What happens if you just started your business and your expenses are greater than your losses? In that case, you’ll have a business loss to report. Note that this only applies for a pass-through tax vehicle – i.e. a sole proprietorship, your own LLC, your own S-Corp (it’s more complicated for an S-Corp, which we’ll discuss below), or your portion of a partnership. This would not apply to a C-Corp (a C-Corp business can have a loss, but the C-Corp is an independent tax paying entity from you, so you wouldn’t necessarily receive a benefit on your personal taxes that year).
There are some expenses that cannot be deducted to generate a loss, for example depreciation. You’re only able to deduct a depreciation expense up to the amount that gets your profit to $0.
If you subtract your business expenses from your income, and the number is negative, you have a Net Operating Loss (“NOL”). Note that this has to be solely from your business – so make sure you have not taken the Standard Deduction or Itemized Deduction yet. You’ll also have to add-back any net capital losses (capital losses in excess of capital gains) and any non-business deductions that exceed your non-business income. The goal here is to get to the loss solely based on your business activity.
You can apply the NOL to the current tax year or future tax years. You’re limited to claiming no more than 80% of your taxable income as an NOL (so if you have $100 in income, you can only apply $80 of NOL that year), so you may have to take it over multiple years. If you carry forward a NOL to use in a future year, list the NOL deduction on the “Other Income” line of Schedule 1. You must also attach a statement that shows the important facts about your NOL, including a calculation showing how you computed the NOL deduction.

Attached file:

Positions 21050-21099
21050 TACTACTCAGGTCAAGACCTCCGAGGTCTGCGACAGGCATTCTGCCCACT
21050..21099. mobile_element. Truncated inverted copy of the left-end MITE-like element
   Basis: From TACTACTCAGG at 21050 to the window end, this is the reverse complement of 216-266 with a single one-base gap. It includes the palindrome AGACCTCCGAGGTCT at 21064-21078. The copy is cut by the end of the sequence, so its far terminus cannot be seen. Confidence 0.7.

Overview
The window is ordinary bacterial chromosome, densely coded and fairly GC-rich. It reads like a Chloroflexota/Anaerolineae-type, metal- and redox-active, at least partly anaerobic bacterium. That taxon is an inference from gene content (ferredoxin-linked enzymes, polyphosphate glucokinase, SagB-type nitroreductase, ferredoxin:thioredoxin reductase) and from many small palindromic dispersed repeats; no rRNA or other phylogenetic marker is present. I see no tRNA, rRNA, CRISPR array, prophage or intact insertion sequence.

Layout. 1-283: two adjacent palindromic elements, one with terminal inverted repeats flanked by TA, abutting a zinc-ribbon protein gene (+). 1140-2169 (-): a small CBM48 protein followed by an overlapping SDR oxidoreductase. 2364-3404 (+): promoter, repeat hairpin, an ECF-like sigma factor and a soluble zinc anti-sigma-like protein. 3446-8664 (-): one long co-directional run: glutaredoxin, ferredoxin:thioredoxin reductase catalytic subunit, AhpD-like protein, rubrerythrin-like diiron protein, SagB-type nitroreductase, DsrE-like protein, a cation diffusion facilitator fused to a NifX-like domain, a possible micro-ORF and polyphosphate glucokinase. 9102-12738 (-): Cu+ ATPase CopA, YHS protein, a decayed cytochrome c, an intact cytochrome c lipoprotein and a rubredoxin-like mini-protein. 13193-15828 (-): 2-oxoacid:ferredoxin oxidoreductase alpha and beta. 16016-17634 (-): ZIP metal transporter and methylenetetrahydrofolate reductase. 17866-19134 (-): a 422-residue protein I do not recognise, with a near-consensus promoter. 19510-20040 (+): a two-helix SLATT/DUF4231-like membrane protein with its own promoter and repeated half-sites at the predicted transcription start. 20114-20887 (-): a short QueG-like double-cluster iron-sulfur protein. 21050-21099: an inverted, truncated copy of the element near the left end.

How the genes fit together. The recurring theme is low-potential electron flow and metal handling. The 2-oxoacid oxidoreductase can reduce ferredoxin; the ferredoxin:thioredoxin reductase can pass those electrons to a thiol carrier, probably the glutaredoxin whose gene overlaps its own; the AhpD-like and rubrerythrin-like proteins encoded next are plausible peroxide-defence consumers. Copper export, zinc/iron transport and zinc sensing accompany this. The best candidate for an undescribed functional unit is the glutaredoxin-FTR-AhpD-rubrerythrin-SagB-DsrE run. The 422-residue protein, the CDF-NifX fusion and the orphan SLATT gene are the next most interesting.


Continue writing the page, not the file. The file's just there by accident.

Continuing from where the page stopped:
For an S-corp, the calculation is a little more complicated. The IRS tried to prevent people from deducting losses from investment vehicles to lower their income taxes, so there is a passive loss test that requires you to be actively engaged in the business (which presumably you are). Additionally, the stock basis and debt basis rules say that you can only take losses up to your capital basis (the amount of capital you contributed to form the company). Losses in excess of your capital basis are suspended and carried forward indefinitely until the basis limitations allow them to be deducted. Presumably, you set up an S-corp because your business was doing well, so hopefully this doesn’t come into play. However, if you need more information you can find details on tax loss implications for S-corps here.
Additionally, the IRS provides a lot more general details on NOLs here.